Geopolitical issues still have an impact on commodity trade. The Group of Seven (G7) has expanded sanctions on Russia and will continue to reduce Russia's income from the metals trade. Here’s how the geopolitical issues have changed nickel trade in 2023 and the trend of nickel prices.
As one of the world's largest nickel producers, Russia's Norilsk accounts for nearly 18% of global nickel production. In 2022, its main consumers were Netherlands (49%) and China (36%), followed by the US (10%). In the first quarter of 2022, Russia exported 1,681 mt of pure nickel to the US, while exports in the third quarter to the US climbed to 3,994 mt.
In 2023, Russian nickel exports to the Netherlands dropped to zero, and the proportion of exports to the US has also dropped from 12% in January to zero. As geopolitical tension intensifies, the United States has increased its imports from Canada while lowering its imports of Russian nickel. The proportion of Canada’s exports of pure nickel to the United States rose from 42% in January to 48% in February, which is basically in line with SMM's expectations.
China's electrowinning nickel production capacity will explode during 2023-2024. With slow growth in downstream demand for pure nickel, the competition between Russian nickel and electrowinning nickel in China may be particularly fierce in the next two years.
Nornickel has introduced a mixed pricing mechanism for China, which also means that China's share in Russian nickel consumers will continue to increase. According to trade flow data, China's share was only 36% in 2022, and rose to 61% in January 2023. The share dropped to 51% in February, though. From the second half of 2022 to the first half of 2023, many domestic enterprises commissioned electrowinning nickel production lines.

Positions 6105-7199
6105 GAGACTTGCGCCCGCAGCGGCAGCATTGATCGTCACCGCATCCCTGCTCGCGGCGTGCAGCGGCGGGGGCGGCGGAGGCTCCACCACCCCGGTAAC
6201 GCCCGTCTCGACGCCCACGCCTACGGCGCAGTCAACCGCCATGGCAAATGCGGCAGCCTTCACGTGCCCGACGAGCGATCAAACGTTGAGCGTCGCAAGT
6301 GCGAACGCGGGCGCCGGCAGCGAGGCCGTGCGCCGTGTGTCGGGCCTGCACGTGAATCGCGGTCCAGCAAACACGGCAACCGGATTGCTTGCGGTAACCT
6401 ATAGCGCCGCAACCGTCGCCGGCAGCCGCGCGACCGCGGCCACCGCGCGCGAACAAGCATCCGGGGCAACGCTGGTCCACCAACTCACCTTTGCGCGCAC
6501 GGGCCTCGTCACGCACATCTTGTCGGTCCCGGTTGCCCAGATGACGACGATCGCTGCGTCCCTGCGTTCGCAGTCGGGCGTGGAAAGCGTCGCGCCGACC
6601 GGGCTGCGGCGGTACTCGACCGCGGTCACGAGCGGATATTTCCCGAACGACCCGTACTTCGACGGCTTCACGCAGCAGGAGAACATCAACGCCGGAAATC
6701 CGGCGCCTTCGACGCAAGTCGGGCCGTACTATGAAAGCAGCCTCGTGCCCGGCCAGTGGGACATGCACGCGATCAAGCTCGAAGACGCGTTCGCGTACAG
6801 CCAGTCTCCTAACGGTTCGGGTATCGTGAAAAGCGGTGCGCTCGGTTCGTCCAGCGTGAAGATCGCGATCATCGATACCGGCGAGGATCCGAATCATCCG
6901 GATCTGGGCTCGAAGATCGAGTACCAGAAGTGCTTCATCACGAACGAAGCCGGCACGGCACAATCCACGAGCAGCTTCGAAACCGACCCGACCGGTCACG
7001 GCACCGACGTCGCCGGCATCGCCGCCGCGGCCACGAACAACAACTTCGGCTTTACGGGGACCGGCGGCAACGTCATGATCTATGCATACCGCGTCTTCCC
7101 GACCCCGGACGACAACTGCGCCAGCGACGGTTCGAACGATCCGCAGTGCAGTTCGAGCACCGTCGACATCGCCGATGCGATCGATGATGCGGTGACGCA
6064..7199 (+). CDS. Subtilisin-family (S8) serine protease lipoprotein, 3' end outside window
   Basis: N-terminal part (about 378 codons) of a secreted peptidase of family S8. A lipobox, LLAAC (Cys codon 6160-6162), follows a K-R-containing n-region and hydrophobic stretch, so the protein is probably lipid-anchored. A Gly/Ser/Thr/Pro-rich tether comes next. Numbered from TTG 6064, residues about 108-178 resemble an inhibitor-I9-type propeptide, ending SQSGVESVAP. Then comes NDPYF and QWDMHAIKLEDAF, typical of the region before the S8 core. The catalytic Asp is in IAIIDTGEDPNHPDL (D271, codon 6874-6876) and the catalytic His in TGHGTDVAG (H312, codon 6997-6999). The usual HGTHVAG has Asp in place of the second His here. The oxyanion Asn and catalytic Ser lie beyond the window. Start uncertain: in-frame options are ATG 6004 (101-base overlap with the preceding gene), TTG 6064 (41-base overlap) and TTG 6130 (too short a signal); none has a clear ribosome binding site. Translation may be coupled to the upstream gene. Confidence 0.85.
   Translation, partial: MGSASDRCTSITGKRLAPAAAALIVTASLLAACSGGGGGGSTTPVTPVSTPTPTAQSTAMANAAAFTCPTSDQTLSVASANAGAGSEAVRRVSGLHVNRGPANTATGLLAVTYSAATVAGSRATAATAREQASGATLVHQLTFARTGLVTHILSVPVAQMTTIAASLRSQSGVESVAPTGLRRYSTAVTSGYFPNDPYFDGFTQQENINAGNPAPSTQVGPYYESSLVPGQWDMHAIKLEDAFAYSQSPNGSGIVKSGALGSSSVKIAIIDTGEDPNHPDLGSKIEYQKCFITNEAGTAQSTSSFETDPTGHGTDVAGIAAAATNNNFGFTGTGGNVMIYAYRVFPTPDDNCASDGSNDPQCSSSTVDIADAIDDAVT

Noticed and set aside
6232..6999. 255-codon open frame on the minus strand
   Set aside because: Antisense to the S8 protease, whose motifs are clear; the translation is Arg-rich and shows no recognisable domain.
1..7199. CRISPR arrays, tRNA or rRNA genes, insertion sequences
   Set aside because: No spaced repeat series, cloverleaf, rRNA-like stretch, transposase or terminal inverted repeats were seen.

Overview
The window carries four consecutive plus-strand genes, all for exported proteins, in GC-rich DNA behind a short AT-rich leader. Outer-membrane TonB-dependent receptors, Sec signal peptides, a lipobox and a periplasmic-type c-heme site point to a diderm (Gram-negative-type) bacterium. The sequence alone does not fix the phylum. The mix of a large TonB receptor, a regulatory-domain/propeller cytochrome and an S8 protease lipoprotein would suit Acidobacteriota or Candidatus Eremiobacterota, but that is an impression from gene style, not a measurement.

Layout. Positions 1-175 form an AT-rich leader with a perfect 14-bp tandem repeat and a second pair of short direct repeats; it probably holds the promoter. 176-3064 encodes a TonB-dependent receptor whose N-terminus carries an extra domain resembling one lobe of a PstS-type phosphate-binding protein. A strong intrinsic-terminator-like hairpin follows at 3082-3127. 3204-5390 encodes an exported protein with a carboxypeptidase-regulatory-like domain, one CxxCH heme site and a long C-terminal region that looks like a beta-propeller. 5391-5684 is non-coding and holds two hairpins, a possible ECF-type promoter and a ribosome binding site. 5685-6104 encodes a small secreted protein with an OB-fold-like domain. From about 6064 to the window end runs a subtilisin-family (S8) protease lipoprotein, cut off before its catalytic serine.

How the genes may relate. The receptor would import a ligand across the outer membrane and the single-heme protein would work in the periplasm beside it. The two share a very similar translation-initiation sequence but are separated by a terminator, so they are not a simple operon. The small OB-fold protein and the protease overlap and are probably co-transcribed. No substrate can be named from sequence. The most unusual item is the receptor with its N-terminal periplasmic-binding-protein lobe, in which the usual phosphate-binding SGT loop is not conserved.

With price advantages, the downstream market's acceptance of new electrowinning nickel has increased significantly since 2023. Therefore, the market competition between Russian nickel and electrowinning nickel will become particularly fierce in 2023. This resulted in a lower share of Russia’s exports to China in February 2023.
Both geopolitics and fundamentals have played a key role in the change of nickel trade flow. How will the change in trade flow affect domestic and overseas nickel prices? First of all, from the domestic point of view, as mentioned in the previous article, China’s share of Russian nickel exports has shown an upward trend, but compared with the data in 2022, the total amount of Russian nickel imported by China in January and February 2023 is 4426 mt. February fell by 32% (2077 mt).
According to SMM data, the total amount of new electrowinning nickel in China in 2023 is 3,300 mt, so the feedback to the social inventory data of pure nickel shows that there is no sign of accumulation in January and February. However, it is worth noting that China's electrowinning nickel production is currently in the climbing stage, and this balance may be broken.
Although the G7 countries boycott Russian metals, imports of Russian metals by other countries increased. Therefore, the demand for pure nickel in various countries is still stable. The impact of G7 sanctions on nickel prices will be relatively insignificant, unless Russian metals are banned at main LME warehouse.
In summary, there will still be a surge in the output of electrowinning nickel in the future, and the global oversupply of pure nickel and primary nickel will remain. Nickel prices should remain in a downward track in the foreseeable future.
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